From animal advocate and scholar Kathryn Gillespie, The Cow with Ear Tag #1389 (University of Chicago 2018) documents the gruesome contradictions of the life and death of animals on factory farms.
The plan was to infiltrate a farm, get a job without disclosing the nature of her research, and write from within. That required board certifications from the university sponsoring the research, who told Gillespie the deceptive nature of her work would not be approved. They reserved those exceptions for medical studies using placebo drugs–and that was it. When it comes to farm animals, research is politics, and cows are money.
Like living cash cows, many do not see it past their sixth birthday. Farmers ensure their gross overproduction until they’re completely emaciated, then parade them around a ring with other dying animals at cull auctions before sending to slaughter.
When research is politics, and cows are money
Researching dairy farms is hard, especially for anyone coming in with a critical lens. We’ve report on many instances of journalists and activists turned away by factory farms, only to turn right back around and force their way in. Given the circumstances, a minor break in seems warranted. But Gillespie points out that this level of secrecy upheld by industrial- and small-scale farms promotes the culture of silence we so often cite as the “big problem” with animal farming.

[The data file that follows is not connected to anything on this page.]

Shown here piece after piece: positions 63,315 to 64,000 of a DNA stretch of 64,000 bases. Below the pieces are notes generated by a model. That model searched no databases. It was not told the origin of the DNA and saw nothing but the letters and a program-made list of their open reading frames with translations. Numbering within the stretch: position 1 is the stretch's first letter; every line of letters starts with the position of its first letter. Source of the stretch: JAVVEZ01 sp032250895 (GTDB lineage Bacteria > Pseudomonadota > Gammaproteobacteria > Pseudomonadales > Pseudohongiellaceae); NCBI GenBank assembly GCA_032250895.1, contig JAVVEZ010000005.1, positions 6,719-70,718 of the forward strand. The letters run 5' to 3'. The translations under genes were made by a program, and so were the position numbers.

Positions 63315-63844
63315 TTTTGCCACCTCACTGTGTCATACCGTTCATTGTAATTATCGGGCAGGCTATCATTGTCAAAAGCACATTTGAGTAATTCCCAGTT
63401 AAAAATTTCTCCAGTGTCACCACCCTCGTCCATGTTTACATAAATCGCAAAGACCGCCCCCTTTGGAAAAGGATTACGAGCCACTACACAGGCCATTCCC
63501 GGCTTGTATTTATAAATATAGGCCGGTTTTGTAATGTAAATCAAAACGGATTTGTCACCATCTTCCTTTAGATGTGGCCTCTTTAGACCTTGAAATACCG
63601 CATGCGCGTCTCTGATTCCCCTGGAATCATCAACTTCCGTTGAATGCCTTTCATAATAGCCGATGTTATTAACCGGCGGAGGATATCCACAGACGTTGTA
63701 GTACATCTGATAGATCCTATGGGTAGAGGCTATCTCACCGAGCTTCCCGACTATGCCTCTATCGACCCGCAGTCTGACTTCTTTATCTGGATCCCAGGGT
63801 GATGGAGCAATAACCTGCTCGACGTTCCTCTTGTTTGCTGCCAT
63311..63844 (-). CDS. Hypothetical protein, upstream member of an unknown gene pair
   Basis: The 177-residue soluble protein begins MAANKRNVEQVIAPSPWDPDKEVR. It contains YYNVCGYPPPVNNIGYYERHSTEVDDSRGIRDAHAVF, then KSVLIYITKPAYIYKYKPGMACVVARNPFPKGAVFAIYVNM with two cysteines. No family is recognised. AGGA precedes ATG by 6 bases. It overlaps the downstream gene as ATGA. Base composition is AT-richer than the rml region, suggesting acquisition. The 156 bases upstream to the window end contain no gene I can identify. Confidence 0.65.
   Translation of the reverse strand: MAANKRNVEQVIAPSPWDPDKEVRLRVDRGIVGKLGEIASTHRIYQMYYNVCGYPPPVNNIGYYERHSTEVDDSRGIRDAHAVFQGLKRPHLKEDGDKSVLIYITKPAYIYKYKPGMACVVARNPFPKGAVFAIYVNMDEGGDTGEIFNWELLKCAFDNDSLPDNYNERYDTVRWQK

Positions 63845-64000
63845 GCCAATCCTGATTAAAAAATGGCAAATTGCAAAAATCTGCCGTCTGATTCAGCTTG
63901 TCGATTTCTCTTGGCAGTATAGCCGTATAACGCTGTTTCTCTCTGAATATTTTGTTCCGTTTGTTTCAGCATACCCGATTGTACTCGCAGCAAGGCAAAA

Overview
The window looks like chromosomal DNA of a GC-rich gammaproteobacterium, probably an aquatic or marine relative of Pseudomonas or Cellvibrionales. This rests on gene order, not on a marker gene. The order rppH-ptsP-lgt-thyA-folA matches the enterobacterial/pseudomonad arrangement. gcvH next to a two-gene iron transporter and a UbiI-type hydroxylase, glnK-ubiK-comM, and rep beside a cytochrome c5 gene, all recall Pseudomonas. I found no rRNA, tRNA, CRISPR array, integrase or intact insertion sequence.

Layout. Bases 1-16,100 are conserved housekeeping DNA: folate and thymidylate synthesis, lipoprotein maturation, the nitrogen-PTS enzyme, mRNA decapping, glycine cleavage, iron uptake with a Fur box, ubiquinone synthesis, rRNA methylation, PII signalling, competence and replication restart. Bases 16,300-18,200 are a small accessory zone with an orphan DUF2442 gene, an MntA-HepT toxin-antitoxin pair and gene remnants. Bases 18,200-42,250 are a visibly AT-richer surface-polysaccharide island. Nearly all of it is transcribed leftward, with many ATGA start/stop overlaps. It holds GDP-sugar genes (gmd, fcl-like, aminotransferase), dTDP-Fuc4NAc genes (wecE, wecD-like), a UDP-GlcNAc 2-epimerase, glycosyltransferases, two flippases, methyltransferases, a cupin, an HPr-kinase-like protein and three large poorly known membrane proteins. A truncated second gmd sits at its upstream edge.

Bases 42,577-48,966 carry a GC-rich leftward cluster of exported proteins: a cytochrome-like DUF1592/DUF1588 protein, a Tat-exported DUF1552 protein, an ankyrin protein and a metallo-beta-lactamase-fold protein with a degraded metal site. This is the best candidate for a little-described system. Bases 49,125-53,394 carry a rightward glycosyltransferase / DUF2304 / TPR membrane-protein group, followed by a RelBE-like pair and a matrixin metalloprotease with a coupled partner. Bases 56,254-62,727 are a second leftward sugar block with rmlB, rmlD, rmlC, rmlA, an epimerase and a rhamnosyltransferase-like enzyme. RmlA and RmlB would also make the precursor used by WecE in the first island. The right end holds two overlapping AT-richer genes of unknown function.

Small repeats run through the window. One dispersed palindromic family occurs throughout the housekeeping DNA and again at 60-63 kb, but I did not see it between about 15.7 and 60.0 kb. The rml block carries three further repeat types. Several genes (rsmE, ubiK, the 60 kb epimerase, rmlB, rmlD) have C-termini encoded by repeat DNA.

Studying farm animals is truly the exception for animal studies. Most researchers study wildlife or lab animals, not factory farmed cows. So when the time came for her ethics review, she answered yes, her research did involve the use of nonhuman animals, with some reserve. Farm animals are not the same as lab animals. They are not test subjects. They’re subjects of human consumption. Naturally, the social structure of food production is very different than the social structure of biomedical research.